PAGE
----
Look up ‘marine biology’. It is one of the biggest areas of biological research. There are entire schools in many universities around the world dedicated to marine biology. Thousands of professionals. Millions in research grants. A Google of ‘marine biology’ produces 3,730,000 hits.

Look the large list of universities in the U.S. Offering marine biology degrees:
http://marinebio.org/MarineBio/Careers/US-schools.asp

So there is no shortage of interest whatsoever in studying ocean species.

But yes, there are huge technological (and thus financial) challenges to studying the deep oceans. Go a few thousand feet down and we encounter conditions that are in many ways *more difficult* than space travel!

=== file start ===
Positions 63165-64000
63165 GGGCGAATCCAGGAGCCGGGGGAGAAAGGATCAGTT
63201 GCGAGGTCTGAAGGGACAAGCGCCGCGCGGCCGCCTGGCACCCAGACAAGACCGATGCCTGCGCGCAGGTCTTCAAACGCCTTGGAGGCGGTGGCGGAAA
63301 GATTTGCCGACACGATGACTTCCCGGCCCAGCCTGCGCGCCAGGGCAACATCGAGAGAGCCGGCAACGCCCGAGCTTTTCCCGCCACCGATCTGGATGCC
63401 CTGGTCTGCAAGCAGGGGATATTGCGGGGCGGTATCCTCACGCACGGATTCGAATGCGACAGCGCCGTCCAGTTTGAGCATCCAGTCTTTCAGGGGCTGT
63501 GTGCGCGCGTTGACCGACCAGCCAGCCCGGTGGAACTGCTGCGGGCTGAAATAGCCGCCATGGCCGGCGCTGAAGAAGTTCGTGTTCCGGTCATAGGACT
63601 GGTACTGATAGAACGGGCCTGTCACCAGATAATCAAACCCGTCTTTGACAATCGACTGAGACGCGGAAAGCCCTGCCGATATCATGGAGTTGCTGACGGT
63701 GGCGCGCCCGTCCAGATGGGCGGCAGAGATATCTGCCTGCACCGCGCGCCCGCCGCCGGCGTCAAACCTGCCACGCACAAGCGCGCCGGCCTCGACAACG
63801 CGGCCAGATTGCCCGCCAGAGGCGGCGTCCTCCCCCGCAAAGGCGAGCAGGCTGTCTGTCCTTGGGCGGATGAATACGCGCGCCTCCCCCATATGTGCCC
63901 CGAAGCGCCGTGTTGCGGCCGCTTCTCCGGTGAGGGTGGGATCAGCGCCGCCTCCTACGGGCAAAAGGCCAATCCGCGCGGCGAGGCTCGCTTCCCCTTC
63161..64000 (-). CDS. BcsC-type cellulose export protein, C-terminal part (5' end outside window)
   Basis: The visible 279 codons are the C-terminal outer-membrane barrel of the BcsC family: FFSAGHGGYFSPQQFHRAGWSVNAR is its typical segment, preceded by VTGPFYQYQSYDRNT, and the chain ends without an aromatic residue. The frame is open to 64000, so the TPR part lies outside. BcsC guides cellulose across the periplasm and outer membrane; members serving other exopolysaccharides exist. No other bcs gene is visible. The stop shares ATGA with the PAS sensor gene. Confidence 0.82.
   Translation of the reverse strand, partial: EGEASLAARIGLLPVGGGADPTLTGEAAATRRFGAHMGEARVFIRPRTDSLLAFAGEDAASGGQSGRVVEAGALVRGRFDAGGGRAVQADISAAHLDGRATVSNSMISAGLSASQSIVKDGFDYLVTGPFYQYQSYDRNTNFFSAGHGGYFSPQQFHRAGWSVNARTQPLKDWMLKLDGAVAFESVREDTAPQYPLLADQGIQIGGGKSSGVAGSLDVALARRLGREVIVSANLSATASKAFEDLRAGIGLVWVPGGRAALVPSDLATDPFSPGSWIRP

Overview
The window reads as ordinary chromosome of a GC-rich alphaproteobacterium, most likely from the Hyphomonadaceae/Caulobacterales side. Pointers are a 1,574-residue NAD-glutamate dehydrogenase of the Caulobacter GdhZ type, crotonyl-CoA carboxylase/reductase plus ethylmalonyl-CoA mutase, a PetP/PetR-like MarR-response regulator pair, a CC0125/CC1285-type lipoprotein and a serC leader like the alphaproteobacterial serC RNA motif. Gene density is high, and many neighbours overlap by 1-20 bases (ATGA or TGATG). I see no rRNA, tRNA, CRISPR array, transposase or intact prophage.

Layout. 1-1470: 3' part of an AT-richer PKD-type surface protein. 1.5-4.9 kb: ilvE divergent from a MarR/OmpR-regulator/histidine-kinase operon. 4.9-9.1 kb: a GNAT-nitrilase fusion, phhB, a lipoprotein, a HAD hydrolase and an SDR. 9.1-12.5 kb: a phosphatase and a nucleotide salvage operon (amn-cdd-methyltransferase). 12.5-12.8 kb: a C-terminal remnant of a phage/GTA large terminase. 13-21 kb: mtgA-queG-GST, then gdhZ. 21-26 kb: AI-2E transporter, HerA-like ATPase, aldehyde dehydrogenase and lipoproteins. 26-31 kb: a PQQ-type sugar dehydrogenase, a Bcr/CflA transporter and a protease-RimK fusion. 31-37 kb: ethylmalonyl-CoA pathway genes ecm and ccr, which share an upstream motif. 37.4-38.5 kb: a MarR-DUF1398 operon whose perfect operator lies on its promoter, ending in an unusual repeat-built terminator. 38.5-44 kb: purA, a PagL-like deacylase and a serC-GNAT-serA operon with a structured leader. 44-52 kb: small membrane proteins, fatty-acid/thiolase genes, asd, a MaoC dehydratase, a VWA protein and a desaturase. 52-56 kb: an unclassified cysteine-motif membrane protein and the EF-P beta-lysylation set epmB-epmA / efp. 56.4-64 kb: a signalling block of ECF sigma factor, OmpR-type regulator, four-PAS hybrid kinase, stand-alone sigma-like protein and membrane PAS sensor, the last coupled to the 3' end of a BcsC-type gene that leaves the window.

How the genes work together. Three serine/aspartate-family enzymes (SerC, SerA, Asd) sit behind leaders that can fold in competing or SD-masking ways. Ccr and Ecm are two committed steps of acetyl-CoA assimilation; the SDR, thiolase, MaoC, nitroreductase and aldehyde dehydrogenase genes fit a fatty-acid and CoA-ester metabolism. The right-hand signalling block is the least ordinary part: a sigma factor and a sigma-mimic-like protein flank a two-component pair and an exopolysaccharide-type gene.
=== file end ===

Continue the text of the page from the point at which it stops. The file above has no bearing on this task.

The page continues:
* The pressure differential is much greater! In space, we are dealing with the difference between normal atmospheric pressure on the earth (1 atmosphere), and the vacuum of space. Go down 10,000 meters, and the pressure is 1,000 atmospheres. Note that this is not only a problem for humans going down there, but it also means that it’s very difficult to bring any species up without killing them … So we have to study them down there.

* At least in space there is light. In the deep seas we only see what is within view of our lamps.

* Communications with deep-sea crafts and probes is more difficult than communicating with spacecrafts. This is because seawater is opaque to electromagnetic radiation, which is what we normally use for communicating.